The start date of the postponed 2020 UCI DH World Cup season is almost upon us, finally, and Canyon has used the time available to wrap up the development and release their new DH weapon that’s already in the hands of the Canyon Factory Racing teams and FMD Racing. After about two years of R&D led by the same engineer who created the first Sender model in 2016, making use of the constant interaction with the World Cup athletes and mechanics, today the Koblenz brand presents the brand new Sender CFR. Canyon has sent us a sample of the new Sender CFR to delve as much as possible into the details of this new race ready machine and to report our riding impressions. Thanks to the hospitality of the Alpine Hotel I was able to put it to the test on the various trails of the bike park in the Monte Alpet Bike Village, which are well-kept, fun and sufficiently technical for a bike of this level. The set-up that Canyon chose for us was the top of the line, equipped entirely with RockShox suspension and SRAM components, but an alternative set-up is also available with Fox Performance Elite suspension and a Shimano Saint group. Details Frame material: carbon fiber Wheel size: 29 / 27.5 “(S and M) – 29” (L and XL) Adjustable geometry: yes Front travel: 200mm Rear travel: 200mm Rear shock specs: 250mm × 75mm Fork offset: 56mm Drivetrain: 1 × 7 (36t / 11-25) Availability as frameset only: no Claimed weight: 15.8kg / 3.2kg frame Measured weight: 15,65kg (with Tubeless wheels / without pedals) The new Sender CFR was born from the search for maximum performance for athletes of the caliber of Troy Brosnan. From behind an aesthetic very similar to that of the previous model there are an infinite number of innovations, updates and tricks that have been developed directly thanks to experience in World Cup. The new frame is lighter, more reliable, better performing, has a new suspension system and finally, the feature that certainly affects the character of the new Sender the most, uses the 29-inch wheel format for sizes L and XL and mullet for sizes S and M. Let’s explore the details. CFR stands for Canyon Factory Racing, underlining the absolutely race intended use of the new Sender. The construction of the frame is totally entrusted to carbon, including the entire rear end and the connecting rod of the suspension system which on the previous model was made of aluminum. The arrangement of the fibers, the thicknesses, the type of fibers and the resins have been carefully selected to increase the strength while decreasing the weight by over 600 grams compared to the frame of the old model. Several details also contributed to this weight reduction, including, in the first place, the new upper shock mount on the down tube, instead of on the top tube. This new shock position made the increased strength and decreased weight possible, since the frame is subjected to less stress. In addition, this solution further lowers the center of gravity of the bike which lends toward a general improvement of its handling. In addition to the new position of the rear shock, the kinematic system has been completely redesigned, again based on a Horst link, with a pivot point optimized to reduce pedal kickback by 60% along with a new linkage driving the rear shock, thanks to which the Sender CFR achieves a more progressive compression curve, again based on Canyon’s well-known Triple Phase concept: initial sensitivity, mid-stroke support and end progressivity. The connecting rods rotate on pivots equipped with sealed ball bearings and being entirely in carbon, they are equipped with threaded aluminum seats, which are replaceable in case the thread should be damaged following the frequent disassembly to which the bikes are subjected in the paddocks of the races. The upper shock mount hardware also has a replaceable threaded seat. The shock eyelet seats are wider to accommodate the new hardware used by both RockShox and Fox which include ball bearings. The down tube area below the shock has a concave shape that creates room for the shock. The lower shock mount is anchored directly to the linkage rod where we find two options, one marked 27.5″ and the other 29″. Based on where the shock is fixed, the bike geometry is optimized for one wheel size rather than the other. It should be noted that, although this option is present on the linkages of all sizes, it can only be used on sizes L and XL. These two sizes, sold with 29″ wheels both at the front and at the rear, are the only ones on which you can choose to change the size of the rear wheel. The sizes S and M, on the other hand, are sold with 29″ wheels up front and 27.5″ at the rear, and cannot opt for the full 29″ format. The Sender CFR also inherits from the previous model the possibility of adjusting the chainstay length through dedicated flip chips at the rear axle. Canyon has opted, however, for a variation of 10mm instead of the 16mm available on the previous Sender, to offer a more contained range and therefore more usability in both positions. I tried both positions and, although I generally prefer relatively long rear ends to balance modern geometry with a very long front end, for use mainly in bike parks I believe the short position is more suitable, while the long one is preferable on very fast DH tracks and steeper trails. Through offset headset cups it is also possible to adjust the reach by. By replacing the standard centrally positioned cups, it is possible to obtain a dimension of 8mm longer or shorter depending on the mounting direction. This is a very useful option when you are between two sizes, or if you want to have a different riding position based on the tracks you face from time to time. Personally I found the reach in the standard position adequate for my height of 175cm which, according to the sizes recommended by Canyon, would be placed at the beginning of size M range, therefore ideally with a reach of -8mm. The shock is a metric RockShox Super Deluxe Ultimate which comes standard with two volume spacers inside. Honestly, I was rather skeptical about the performance of this shock absorber, especially on a DH bike, but changed my mind very quickly and I had confirmation of it throughout the test as it proved to be sensitive, reliable and up to task, even on long descents where it did not get overheated excessively and kept performance relatively unaltered. At no point did I feel the need to add a volume spacer, because I liked its behavior along the whole compression curve. The fork is an excellent RockShox BoXXer Ultimate – sensitive, supprotive and fluid throughout the travel, but above all simple and intuitive to adjust. I did not find tokens inside and the basically linear behavior due to the generous dimensions of the DebonAir air cartridge led me to gradually insert up to three, to obtain the compression curve most ideal for me, balanced with the progressiveness of the rear suspension. Canyon has specified that as standard they will insert one token inside the fork in addition to the additional ones provided in the purchase package. The drivetrain is made with a mix of components between the two SRAM groups dedicated to downhill, so we find an X01 DH crankset, rear derailleur and shifter, combined with a GX chain for 11 speeds and GX DH cassette. The crankset is mounted with a 36-tooth chainring while the 7-speed GX DH cassette does not mount on the XD body but on the classic HG Shimano and is in fact scaled from 11 to 25 teeth rather than from 10 to 25T. The e*thirteen LG1 chain guide with large skid plate completes the package. Precise and reliable components, on which I never had to be fussed by any adjustments, except to fix an adhesive protection coming off the crank arm. To slow down the new Sender CFR we find the Code RSC, SRAM brakes dedicated to gravity disciplines which, unlike their little “cousins” the G2, the Codes are burlier and therefore suitable for the abuses of DH, yet not flawless since they still suffer from fading on long challenging descents, but certainly powerful and fundamentally reliable. After fixing an issue with a lazy, sticky piston in the rear caliper after the first day of riding, they no longer bothered me during the remainder of the test period. Both calipers act on 200mm diameter discs. An aggressive choice that I personally appreciate concerns the tires, with a pair of Maxxis Minion DHR II at 2.40″ wide, obviously with DH Casing double ply carcass and 3C MaxxGrip compound. The DHR at the front, compared to the DHF, provides higher braking bite without changing its excellent cornering performance. They are mounted on solid DT Swiss wheels with sturdy FR560 rims and smooth DT240 hubs. Like all Canyon bikes, it comes standard with tubes but with Tubeless conversion parts, so I opted for the latter without hesitation. The cockpit is entirely produced by Canyon with its G5 components intended for the gravity segment. The handlebar is carbon fiber, at 800mm width, 20mm of rise and well-calibrated and discretely aggressive angles. The stem is obviously direct mount, in aluminum and 45mm in length, massive but sleek and minimalist in design. The grips have a single collar, with a raised texture that offers a lot of grip when used with gloves but for those like me who don’t use them, are quite rough and can become annoying after a long day of riding. The 30.9mm diameter aluminum alloy seatpost is also part of Canyon’s G5 range and supports its SMD20 saddle, an evolution of the already excellent downhill specific SMD2, coming from the collaboration between the two German brands, Canyon and Ergon. The cable/hose routing is internal at both the main frame and the rear end and is fully sleeved to facilitate easy maintenance operations and to exclude annoying noises during riding. On both sides behind the headtube, Canyon has positioned a rubber protection fixed to the frame by means of an Allen screw that acts as a fork bumper, i.e. a bumper to prevent the double crown fork from impacting the frame. Of convincingly impressive dimensions, yet well integrated into the design to the point of being almost unnoticeable overall, the two-piece mudguard fully protects both the frame from debris and mud flung by the rear wheel, thanks to the section that rises above the rear end and shock, and the connecting rod that compresses it thanks to the lower part being positioned behind the rod itself. The plastic with which the fender is made is rigid to give it structure but at the same time flexible to allow it to deform in the event of a crash, without breaking and without hurting the rider. I happened to fold it in half and it came back into place without showing any marks. The end part of the down tube, near the bottom bracket, is covered by a hard plastic shell screwed to the frame which not only protects a very vulnerable and exposed area of the frame but at the same time hides the attachment point of the lower linkage which compresses the shock absorber, positioned in the lower part of the down tube in order to facilitate access for maintenance. The drive side chainstay is effectively protected both in the upper and in the lower part by a sturdy hard rubber chain protector, shaped with pronounced blocks that reduce the noise of the chain. The inner part of the seatstay, near the cassette, is also equipped with a rubber protective section. Geometry The Sender CFR’s numbers have not been distorted compared to those of the previous model, but revisited, corrected and adapted to the new wheel format and in general to the characteristics of modern DH racing, maintaining different dimensions equal or similar to the Sender from which it derives. On the trail When Canyon offered us a preview of the new Sender, they didn’t give us any other information about the bike, so until I opened the box I had no idea what I would find inside, other than the fact that it would be a DH bike, possibly with 29″ wheels. Imagine the amazement when I realized instead that the rear wheel was 27.5″ … a mullet! Honestly I’m not a huge fan of mullets and the first thought was that I would have preferred a 29/29″. With this in my head and at the same time fascinated by the manicured details of this new DH beast, I mounted the Sender CFR and adjusted every detail, ready for the first day of riding in the bike park. After half a day of riding to hone in the suspension settings and the various adjustments, then I started to get carried away with the bike, improving the ride characteristics and increasing my confidence on each descent. It seems counterintuitive but the Sender CFR, despite being a pure DH bike, born from and for World Cup races, is disarmingly easy and intuitive. The handling is excellent in general, even in the most tortuous and slow sections, but it is in the fastest sections, even better when steep, that the new Canyon DH shines for its racing skills, offering intuition and precision combined with incredible stability, thanks not only to the geometry but also to the excellent balance of weight and finely tuned suspension. The stiffness of the rear end also contributes to this, which is not over the top, deliberately, while the front triangle is clearly rigid and transmits solid a feeling. The suspension system is supportive in the middle of the stroke so you can feel composed as it sits sufficiently high in the travel, with the shock absorber ready to take the next blows. It sits up nicely in the corners and facilitates exit speed nicely. The changes in direction in the back to back turns are very fluid and reward the work done to lower the center of gravity, the riding position is central and allows you to push the bike with ease, precision and assertiveness, without the need to exaggerate your weight shifts and body movements. For the same reasons it is also extremely balanced in the air, both on jumps, where it requires good speed to compensate for a slight lack of reactivity of the rear suspension (which I imagine does not happen at all at Troy Brosnan speeds), and on drops, where it remains stable, ready to absorb the landing without blowing through the travel excessively, thus maintaining speed upon landing. Even while riding, to quickly change trajectory or to avoid obstacles, you can get the wheels off the ground by easily moving the bike in the air as you wish, with absolute confidence. The choice of the mullet configuration for small sizes therefore proved to make sense in having kept the bike sufficiently short and manageable, despite an important wheelbase that guarantees stability even on the steeps and at high speeds. Although the mullet configuration is absolutely high performance, I can’t deny that I would still have liked to have been able to choose the rear wheel size or at least to be able to compare the M mullet size with the L 29″ size, also thanks to the possibility of varying the reach, in order to evaluate the actual differences. Conclusion Canyon has been able to capitalize on the experience in the World Cup to improve an already proven bike like the Sender, making necessary adjustments through their knowledge gained on the race circuit and foresight regarding numerous details.. The result is an absolute standout modern DH bike, performing for the intended race use to which it is aimed but at the same time still being fun and usable in the bike park, especially for those who prefer fast and steep tracks. Specs and prices Two versions are available for the new Canyon Sender CFR, one with RockShox and SRAM components, the other with Fox and Shimano components. Each set-up is available in two different colors. Both trim levels share the CFR frame which Canyon has chosen not to sell separately as a frameset. The current version of the aluminum Sender will remain unchanged and will not follow the “race oriented” changes made to the Sender CFR. The new Canyon Sender CFR is available for purchase starting today on the Canyon website.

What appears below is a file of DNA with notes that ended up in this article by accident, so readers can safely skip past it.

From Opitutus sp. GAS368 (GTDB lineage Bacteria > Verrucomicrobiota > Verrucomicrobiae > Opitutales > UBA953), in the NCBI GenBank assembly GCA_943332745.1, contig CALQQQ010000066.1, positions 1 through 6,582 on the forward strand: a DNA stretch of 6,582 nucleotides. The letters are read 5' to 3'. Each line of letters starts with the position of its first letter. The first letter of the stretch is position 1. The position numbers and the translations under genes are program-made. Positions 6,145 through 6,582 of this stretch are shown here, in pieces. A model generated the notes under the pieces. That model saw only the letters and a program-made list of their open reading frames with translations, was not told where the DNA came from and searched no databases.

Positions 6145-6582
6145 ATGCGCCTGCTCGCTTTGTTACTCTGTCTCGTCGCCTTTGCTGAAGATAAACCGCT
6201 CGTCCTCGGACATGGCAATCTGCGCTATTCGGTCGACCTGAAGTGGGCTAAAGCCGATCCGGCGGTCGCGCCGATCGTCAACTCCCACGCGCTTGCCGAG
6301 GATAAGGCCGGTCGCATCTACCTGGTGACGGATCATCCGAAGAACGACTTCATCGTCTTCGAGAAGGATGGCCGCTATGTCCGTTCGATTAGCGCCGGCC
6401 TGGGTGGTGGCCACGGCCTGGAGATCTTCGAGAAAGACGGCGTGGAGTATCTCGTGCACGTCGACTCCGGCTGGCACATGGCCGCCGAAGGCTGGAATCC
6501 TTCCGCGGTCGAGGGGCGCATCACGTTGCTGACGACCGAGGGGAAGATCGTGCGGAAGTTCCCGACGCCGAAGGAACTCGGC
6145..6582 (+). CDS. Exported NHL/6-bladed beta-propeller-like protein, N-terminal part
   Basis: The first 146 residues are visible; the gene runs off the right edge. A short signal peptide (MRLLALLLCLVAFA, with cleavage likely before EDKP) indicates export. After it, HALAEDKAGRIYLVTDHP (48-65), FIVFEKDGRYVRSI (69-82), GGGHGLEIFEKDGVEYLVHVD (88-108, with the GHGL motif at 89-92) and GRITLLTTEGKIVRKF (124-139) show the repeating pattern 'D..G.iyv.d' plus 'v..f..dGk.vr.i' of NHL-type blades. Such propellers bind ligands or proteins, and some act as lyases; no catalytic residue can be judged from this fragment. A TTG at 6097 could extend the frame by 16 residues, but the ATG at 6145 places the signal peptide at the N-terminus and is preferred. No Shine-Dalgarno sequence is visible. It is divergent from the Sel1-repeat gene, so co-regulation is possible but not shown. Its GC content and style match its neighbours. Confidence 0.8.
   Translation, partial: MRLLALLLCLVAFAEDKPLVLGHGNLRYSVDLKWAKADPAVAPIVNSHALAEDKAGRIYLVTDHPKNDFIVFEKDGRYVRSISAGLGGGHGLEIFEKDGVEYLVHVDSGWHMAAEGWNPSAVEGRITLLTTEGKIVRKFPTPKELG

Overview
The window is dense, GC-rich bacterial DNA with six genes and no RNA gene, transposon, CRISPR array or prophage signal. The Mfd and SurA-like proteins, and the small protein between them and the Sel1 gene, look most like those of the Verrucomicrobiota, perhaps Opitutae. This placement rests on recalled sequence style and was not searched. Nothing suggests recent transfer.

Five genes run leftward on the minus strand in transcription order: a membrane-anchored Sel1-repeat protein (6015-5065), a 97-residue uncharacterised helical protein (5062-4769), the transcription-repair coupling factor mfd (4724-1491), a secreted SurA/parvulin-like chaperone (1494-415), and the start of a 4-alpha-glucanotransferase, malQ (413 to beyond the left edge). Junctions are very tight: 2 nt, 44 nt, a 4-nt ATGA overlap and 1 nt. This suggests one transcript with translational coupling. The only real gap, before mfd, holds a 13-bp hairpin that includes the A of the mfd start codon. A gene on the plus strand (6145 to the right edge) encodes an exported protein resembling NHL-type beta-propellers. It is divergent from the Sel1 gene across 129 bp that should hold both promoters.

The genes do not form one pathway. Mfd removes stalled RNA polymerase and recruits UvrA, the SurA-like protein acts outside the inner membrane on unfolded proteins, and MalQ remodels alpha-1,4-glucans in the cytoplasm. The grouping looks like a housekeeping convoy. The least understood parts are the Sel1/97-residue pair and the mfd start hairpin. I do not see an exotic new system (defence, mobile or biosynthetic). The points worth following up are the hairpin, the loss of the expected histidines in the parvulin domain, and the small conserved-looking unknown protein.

Canyon’s latest flagship race bike is called the Ultimate CFR and it sports a frame weighing a claimed 641g, with complete bikes starting at 6.2kg. CFR stands for Canyon Factory Racing and it looks like this is Canyon’s attempt to create a halo brand for its very best bikes, much the way Specialized designates its pro-level machines as S-Works and Cannondale uses the Black Inc label. The Ultimate CFR comes with some truly impressive claimed stats, but closer reading reveals they’re the same numbers Canyon published last year with the launch of the remarkable Ultimate CF EVO Disc, a bike we subsequently reviewed in a mouth-watering SRAM Red eTap AXS spec. What definitely has changed between last year’s EVO and this year’s CFR is the builds, with Shimano Dura-Ace Di2 and Campagnolo Super Record EPS specs for £7,149 and £8,499 respectively. Related reading This sub-6kg disc Canyon is a weight weenie special and a usable bicycle Canyon Ultimate CF Evo Disc 10.0 LTD review Canyon bikes: latest reviews, news and buying advice Canyon Ultimate CFR: ultralight disc frame, Evo-like specs We can expect to see Canyon-sponsored pros such as Kasia Niewiadoma of Canyon–SRAM racing on CFR-designated bikes. Tino Pohlmann / Canyon Enric Mas of Movistar will be also be racing the Ultimate CFR. Tino Pohlmann / Canyon Canyon won’t confirm the Ultimate CFR is based on the same frameset as the Evo, instead stating that the CFR’s layup “emulates the existing Evo”. According to Canyon, “the pursuit of lightness has always been, and shall remain, a key yardstick in road bike performance”. Just like the Evo, the Ultimate CFR has disc brakes and a claimed frame weight of 641g (size medium including paint but without “small parts”, i.e. hardware), with a 285g fork. This compares to 785g and 325g respectively for the Ultimate CF SLX Disc. Incidentally, the Ultimate CFR is disc-only, but Canyon says the rim brake Ultimate CF will be sticking around for now. Canyon likes to quote stiffness-to-weight figures and the CFR’s figure is a claimed 137 (same as the Evo), versus 125 for the Ultimate CF SLX Disc. These figures are apparently achieved using a combination of ultra-high modulus (UHM) and ultra-high tension (UHT) carbon. The Ultimate CFR also gets the same 270g (claimed) CP20 one-piece carbon cockpit as the Evo. Minimalist graphics are part of the Ultimate CFR’s weight-saving recipe. Tino Pohlmann / Canyon The Ultimate CFR’s cockpit weighs a claimed 270g. Canyon The Ultimate CFR will initially be available in two builds, with the lightest weighing a claimed 6.2kg and featuring Campagnolo’s Super Record EPS groupset and DT Swiss PRC 1100 25 Y Anniversary wheels. Alternatively, the Shimano Dura-Ace Di2 model weighs a claimed 6.5kg and gets 50mm-deep DT Swiss ARC 1100 Dicut wheels. Riders also have the option of a frameset that includes that lightweight CP20 cockpit, plus a Schmolke carbon seatpost. While Canyon describes the Ultimate CFR as “a bike for all roads, not just for racing”, it will be the ride of choice for Canyon-sponsored climbers, while sprinters will likely stick with the Aeroad, which it seems likely will receive an update imminently. Canyon Ultimate CFR prices and specs The Ultimate CFR is available now in two builds or as a frameset, with full details as follows: Canyon Ultimate CFR Disc Di2 Canyon Ultimate CFR Disc Di2. Canyon Claimed weight: 6.5kg Groupset: Shimano Dura-Ace Di2 Wheels: DT Swiss ARC 1100 Dicut Price: £7,149 / €7,599 / AU$11,899 Canyon Ultimate CFR Disc EPS Canyon Ultimate CFR Disc EPS. Canyon Claimed weight: 6.2kg Groupset: Campagnolo Super Record EPS Wheels: DT Swiss PRC 1100 25 Y Anniversary Price: £8,499 / €8,999 / AU$14,099 Canyon Ultimate CFR frameset Claimed weight: 641g frame, 285g fork Includes: Schmolke 1K carbon seatpost, CP20 one-piece carbon cockpit Price: £3,299 / €3,499 / AU$5,499